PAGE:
We are still enjoying the garden here for a little longer. We planted some sunflowers late and they are just now blooming. Jude has been pestering me about the box of bulbs on our dining room table, so this week we'll plant tulips, daffodils, and irises for spring. I'm excited to have his help, and I think these bulbs will be just the right size for his toddler hands to hold. Let's hope he agrees to help!

 * * *

What have you been doing outside these days? Planting, harvesting, hiking? 

I'm hoping to have a few fires in our fire pit soon. The smell of woodsmoke and wet leaves is one of my favorite parts of fall.

Sunday, October 19, 2014

toddler bear hat

This hat was meant for a Halloween costume, but we couldn't wait. I think it's adorable to have a little bear cub running around, but the real benefits are that it's easier to get him to agree to wear his bear hat than any other hat and he keeps it on longer than a millisecond. Score one for me.

If you need a toddler bear hat in your life, check out my notes. I combined and adapted a couple patterns to get the fit and look I wanted.

Monday, October 13, 2014


Thank you for sending so many kind thoughts and so much support my way. I appreciate it more than I can say.

The upside of my knitting frenzy is that I actually finished some projects, and my favorite may be the Hitofude cardigan. It's a lightweight, lacy cardigan, and I made mine out of linen so it will be cool enough to wear during our hot Kentucky summers. 

This sweater is slip of a thing and so comfortable that I sometimes forget I'm wearing it. It's so comfortable that I wore it every single day the week after I finished it. I tend to wear a t-shirt and jeans or a simple dress--it's my mom uniform--because I don't have time to put much thought into my day-to-day wear. But I do like to feel put together, and the Hitofude does just that. I hope this will be a sweater I can wear for years to come.

Friday, October 10, 2014

knitting frenzy

Hello. I am happy to be visiting here again. Over the past month I've thrown myself headlong into knitting, spending any free moments when I'm not caring for my boy, working, or keeping the house together with needles in my hands.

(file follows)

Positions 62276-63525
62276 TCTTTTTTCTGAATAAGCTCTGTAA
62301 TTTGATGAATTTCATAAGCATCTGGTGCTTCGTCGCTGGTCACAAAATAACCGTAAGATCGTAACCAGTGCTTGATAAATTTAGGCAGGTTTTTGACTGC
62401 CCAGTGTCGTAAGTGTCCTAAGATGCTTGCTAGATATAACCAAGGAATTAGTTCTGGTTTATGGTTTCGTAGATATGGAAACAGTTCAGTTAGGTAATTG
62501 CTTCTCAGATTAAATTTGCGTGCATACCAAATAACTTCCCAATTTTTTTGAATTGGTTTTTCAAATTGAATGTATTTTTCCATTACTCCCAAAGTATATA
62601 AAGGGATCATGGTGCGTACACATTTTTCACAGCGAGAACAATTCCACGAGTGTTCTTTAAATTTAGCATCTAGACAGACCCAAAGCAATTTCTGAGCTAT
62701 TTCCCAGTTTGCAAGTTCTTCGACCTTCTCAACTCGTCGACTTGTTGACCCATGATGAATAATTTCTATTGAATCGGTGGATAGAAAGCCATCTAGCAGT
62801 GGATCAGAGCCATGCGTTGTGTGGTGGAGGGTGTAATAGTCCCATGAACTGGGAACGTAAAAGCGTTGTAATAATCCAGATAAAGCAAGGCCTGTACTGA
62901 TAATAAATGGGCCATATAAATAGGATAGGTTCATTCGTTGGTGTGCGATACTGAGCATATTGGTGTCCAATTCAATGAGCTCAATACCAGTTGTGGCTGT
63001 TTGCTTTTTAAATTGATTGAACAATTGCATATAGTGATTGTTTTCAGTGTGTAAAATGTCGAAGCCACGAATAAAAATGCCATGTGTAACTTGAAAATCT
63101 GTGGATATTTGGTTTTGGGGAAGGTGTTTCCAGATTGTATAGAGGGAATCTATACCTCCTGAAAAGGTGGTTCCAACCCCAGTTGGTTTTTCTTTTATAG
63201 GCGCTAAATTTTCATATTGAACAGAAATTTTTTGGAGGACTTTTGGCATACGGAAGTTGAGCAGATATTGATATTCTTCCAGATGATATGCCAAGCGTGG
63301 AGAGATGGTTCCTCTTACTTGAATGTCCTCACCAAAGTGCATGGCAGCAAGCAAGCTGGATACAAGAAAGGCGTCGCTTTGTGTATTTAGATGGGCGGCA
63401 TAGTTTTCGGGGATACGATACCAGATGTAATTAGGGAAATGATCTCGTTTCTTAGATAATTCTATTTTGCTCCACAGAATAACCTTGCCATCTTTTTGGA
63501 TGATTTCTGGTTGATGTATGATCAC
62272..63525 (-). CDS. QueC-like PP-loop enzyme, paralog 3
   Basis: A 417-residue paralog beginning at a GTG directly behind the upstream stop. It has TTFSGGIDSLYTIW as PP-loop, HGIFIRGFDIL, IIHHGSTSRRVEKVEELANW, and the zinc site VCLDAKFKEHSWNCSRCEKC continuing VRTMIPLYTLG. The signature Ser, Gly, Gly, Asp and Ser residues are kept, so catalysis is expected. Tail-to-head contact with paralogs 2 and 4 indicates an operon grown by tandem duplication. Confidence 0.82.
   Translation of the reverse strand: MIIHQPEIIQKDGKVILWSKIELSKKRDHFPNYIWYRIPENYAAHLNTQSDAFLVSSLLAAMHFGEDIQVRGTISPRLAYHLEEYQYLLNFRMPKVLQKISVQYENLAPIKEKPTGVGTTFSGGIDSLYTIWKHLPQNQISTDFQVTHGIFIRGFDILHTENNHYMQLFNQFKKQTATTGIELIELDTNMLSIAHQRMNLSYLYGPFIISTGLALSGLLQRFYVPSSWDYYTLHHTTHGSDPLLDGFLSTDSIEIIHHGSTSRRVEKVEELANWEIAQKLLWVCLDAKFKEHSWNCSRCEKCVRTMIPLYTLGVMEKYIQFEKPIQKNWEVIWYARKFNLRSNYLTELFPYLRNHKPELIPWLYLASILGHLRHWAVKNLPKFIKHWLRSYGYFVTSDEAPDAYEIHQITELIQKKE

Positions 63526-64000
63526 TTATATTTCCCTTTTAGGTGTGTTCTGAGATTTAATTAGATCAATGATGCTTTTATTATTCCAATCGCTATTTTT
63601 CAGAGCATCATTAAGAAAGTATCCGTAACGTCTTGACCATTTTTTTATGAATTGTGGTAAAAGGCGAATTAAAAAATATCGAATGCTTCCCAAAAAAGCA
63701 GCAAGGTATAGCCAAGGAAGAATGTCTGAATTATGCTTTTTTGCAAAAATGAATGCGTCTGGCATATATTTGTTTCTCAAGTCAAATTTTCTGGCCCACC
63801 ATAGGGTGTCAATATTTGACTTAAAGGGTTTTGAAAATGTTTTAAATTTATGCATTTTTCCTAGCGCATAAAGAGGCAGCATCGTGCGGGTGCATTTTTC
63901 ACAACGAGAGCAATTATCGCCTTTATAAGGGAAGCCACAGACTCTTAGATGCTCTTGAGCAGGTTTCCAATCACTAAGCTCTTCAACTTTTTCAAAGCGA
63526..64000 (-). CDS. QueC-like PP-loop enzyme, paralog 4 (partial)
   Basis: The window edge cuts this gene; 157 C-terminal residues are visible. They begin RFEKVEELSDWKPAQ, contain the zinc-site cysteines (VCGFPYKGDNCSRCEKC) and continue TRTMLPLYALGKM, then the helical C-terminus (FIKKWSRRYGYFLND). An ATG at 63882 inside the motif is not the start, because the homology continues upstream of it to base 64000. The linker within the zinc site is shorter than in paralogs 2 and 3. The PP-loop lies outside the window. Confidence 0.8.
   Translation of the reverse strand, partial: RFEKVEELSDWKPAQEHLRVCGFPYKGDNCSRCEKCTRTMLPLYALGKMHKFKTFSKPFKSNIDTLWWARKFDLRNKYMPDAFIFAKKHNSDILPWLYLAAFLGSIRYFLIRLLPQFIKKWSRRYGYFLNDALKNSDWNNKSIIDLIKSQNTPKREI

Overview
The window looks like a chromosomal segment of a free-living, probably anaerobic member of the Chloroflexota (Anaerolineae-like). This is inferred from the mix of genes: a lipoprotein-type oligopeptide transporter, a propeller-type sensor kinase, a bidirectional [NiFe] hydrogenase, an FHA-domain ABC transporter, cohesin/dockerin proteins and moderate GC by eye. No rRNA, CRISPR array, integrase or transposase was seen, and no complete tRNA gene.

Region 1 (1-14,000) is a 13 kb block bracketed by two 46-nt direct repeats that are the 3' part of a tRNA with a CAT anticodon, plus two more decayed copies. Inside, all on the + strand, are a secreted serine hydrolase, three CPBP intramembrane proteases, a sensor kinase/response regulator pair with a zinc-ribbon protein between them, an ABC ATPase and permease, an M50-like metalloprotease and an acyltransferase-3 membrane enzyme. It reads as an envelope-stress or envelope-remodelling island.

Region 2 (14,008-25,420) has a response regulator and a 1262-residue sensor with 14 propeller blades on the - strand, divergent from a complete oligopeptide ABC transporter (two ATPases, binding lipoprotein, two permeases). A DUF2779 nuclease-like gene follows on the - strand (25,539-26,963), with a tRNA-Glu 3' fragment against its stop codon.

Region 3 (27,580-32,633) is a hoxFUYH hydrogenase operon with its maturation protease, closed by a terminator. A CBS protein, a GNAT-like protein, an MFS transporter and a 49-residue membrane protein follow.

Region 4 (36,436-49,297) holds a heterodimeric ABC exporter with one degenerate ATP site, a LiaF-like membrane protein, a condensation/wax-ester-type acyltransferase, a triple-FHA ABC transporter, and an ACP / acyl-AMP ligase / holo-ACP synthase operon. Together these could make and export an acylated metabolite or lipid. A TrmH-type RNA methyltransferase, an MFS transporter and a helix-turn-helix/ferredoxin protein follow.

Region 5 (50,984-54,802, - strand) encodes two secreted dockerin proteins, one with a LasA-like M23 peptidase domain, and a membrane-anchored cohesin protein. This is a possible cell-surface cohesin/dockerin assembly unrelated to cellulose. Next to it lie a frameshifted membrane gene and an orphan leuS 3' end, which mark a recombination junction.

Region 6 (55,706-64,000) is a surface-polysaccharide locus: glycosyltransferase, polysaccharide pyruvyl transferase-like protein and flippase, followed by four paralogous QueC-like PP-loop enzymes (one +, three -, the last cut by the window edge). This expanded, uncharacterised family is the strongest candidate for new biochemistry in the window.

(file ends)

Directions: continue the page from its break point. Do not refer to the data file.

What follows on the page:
In truth, it has been frenzied, knit-like-the-wind knitting. I have been staying up too late and falling into bed only when my fingers can't knit another stitch. I have been knitting because I have to. I have to make something. I need the mindlessness of blindly following a pattern, even if it means making mittens that are two inches too big for my boy's hands. I need the control of deciding to alter a pattern when it isn't working for me, like the "Easygoing" socks that somehow stumped me from the get-go. It is not a hard pattern. I was just having a hard time. So I changed the stitch count and eliminated one of cables (one of two, mind you--somehow that second one pushed me over the edge), and now it works for me.

My knitting frenzy didn't come out of nowhere. I had a miscarriage last month. I just wanted to mention it here because so many of you offered support after my last post and because I strive to be authentic and open in my life. I thought about writing more about the miscarriage here, but for now I don't plan to. I am comfortable talking about it on an individual basis, but I don't want to put it out into the vast unknown of the Internet.

But know that I am okay. I am almost to a place of relaxed knitting. I can feel my mind and my fingers slowing their pace, forming stitches for enjoyment once again. It's a good sign.


Blog Widget by LinkWithin